The Forum is also actively involved in helping to deliver the Wetland Vision for England.  This Vision is a joint project between Natural England, the Environment Agency, English Heritage, The Wildlife Trusts and the RSPB. The Vision sets out the mutual aspirations of these organisations for the conservation, restoration and creation of freshwater wetlands in England over the next 50 years.

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Challenge 4: 'Responding to a changing coast'

With much of the East of England’s coast and estuaries of international significance for wildlife and/or habitats, over 60% of it is already environmentally designated. Yet most of it is threatened by climate change triggering increased flooding, erosion and coastal squeeze. Nevertheless the Forum is aiming for long-term sustainability by making space for nature in advance of this anticipated freshwater, saltmarsh and mudflat habitat loss.

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Challenge 5: 'Safeguarding the seas'

The biodiversity of the marine environment, along with its sea and shellfisheries capacities, are compromised. In fact, due to cumulatively damaging human interventions, this environment is in some areas in significant decline. The threat of climate change is set to further compound this circumstance.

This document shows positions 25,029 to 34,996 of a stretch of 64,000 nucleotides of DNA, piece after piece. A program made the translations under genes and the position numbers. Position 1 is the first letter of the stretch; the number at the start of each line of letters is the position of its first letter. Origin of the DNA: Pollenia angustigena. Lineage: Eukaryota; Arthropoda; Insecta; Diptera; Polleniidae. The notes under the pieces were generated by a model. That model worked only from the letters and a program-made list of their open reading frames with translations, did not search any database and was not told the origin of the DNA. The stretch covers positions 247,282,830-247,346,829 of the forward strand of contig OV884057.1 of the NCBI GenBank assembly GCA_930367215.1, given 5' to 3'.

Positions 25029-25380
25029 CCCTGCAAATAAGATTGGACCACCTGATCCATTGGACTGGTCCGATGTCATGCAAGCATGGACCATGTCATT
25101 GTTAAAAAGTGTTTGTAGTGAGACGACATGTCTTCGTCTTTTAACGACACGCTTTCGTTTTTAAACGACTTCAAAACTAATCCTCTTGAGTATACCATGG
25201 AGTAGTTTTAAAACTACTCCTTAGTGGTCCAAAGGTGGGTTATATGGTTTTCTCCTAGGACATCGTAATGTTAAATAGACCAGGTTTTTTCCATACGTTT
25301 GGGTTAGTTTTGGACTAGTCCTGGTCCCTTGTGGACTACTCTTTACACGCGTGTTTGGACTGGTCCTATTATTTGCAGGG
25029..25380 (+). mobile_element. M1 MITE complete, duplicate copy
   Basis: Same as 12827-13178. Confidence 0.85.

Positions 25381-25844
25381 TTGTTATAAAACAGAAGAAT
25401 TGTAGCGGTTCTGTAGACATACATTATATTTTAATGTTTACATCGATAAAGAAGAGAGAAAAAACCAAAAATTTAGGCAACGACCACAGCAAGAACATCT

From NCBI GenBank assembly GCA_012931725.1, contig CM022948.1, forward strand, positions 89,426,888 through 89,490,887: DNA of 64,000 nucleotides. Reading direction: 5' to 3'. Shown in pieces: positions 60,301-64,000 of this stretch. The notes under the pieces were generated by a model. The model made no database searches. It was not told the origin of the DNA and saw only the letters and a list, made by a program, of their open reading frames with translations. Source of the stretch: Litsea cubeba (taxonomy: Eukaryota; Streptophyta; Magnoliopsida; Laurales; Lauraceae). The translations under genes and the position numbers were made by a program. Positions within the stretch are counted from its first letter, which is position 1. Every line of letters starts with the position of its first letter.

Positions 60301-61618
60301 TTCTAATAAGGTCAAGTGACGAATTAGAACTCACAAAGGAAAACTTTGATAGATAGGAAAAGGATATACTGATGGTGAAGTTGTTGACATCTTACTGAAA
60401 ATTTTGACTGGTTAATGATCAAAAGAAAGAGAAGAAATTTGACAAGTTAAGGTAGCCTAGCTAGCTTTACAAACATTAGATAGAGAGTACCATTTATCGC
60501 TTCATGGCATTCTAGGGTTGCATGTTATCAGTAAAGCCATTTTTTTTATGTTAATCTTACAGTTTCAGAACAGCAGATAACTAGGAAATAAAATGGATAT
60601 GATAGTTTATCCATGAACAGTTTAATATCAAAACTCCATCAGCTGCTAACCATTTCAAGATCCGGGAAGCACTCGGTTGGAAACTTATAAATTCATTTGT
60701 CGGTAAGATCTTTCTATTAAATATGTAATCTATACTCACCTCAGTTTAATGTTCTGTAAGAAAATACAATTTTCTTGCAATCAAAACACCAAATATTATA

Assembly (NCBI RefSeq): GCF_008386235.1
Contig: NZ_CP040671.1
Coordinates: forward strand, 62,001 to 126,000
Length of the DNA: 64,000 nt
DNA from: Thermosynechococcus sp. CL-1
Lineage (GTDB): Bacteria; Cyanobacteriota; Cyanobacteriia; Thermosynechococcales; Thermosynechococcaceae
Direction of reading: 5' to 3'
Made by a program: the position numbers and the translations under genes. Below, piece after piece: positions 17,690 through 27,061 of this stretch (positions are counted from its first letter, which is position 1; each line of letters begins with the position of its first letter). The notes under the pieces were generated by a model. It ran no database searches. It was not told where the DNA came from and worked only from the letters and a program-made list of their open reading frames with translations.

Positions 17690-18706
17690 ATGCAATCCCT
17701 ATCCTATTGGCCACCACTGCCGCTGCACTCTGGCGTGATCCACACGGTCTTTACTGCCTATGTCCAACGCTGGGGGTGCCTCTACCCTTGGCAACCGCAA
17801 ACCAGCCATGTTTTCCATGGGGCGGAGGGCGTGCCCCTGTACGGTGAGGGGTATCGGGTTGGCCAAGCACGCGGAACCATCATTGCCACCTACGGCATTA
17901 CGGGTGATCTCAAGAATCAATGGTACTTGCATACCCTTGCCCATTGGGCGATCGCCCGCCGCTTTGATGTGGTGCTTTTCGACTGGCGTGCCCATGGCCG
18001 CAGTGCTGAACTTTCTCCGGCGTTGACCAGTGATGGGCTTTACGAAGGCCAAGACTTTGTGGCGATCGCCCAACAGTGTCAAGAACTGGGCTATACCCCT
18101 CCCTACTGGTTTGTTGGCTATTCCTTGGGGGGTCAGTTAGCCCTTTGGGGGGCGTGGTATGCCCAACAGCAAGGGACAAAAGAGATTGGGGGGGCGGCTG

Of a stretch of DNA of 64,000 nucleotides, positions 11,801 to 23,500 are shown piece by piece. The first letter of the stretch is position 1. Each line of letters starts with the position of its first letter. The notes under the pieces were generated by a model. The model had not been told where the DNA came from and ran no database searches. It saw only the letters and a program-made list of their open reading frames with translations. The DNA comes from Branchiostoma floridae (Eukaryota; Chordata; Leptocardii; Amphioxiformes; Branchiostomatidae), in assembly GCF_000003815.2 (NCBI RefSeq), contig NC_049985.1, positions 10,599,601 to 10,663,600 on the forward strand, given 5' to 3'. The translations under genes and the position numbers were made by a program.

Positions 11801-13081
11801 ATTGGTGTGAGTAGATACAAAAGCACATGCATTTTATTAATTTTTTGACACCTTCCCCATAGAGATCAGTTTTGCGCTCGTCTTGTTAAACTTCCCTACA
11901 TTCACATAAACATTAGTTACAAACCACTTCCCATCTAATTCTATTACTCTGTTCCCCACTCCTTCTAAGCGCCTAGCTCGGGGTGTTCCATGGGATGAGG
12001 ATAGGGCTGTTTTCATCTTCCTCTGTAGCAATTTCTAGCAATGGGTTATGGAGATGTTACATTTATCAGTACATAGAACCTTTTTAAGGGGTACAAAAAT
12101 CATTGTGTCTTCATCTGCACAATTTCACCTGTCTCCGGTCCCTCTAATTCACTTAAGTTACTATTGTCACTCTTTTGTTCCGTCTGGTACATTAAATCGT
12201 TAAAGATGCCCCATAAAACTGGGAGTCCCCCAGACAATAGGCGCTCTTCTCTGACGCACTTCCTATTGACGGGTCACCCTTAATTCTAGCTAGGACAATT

The introduction of the Marine Bill is seen as critical. Principally the Bill is concerned with the establishment of an independent Marine Management Organisation and, by 2012, a network of Marine Protection Areas. The Forum will do all it can to ensure the Bill’s aims are achieved – in particular.

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Challenge 6: 'Enhancing the evidence base'

In order for the Forum to effectively tackle its various targets it needs a good combination of local and regional data on which to base conservation decisions and allocate the often scarce conservation resources.

In the East of England there is both a gap between the demand for data and its supply, as well as some deficiencies in its quality. The Forum intends to address this gap and overcome the data shortcomings in order to be better able to address UK BAP (see Glossary) priority habitats and species requirements.

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Delivery Plan - a brief history

The Delivery Plan is based upon a report produced following the Forum’s ‘Wild Ideas’ conference in November 2006. This, coupled with several other key pieces of work undertaken since 2002, demonstrated a clear need for a coherent plan to be developed.

A series of workshops were then held and a steering group formed to develop the plan amongst a wide range of stakeholders. In the summer of 2008 a draft plan was circulated for comment, with the final document being launched in November 2008.

Subsequently the Delivery Plan has been refined still further. The new Biodiversity Opportunity map is one of the results. The Forum is presently reviewing the Plan's challenges. It is also dedicating effort to re-considering the East of England's habitat targets and is beginning to be concerned with species objectives too. These latter two tasks will form the bedrock of a co-ordinated biodiversity approach to all of the East of England.]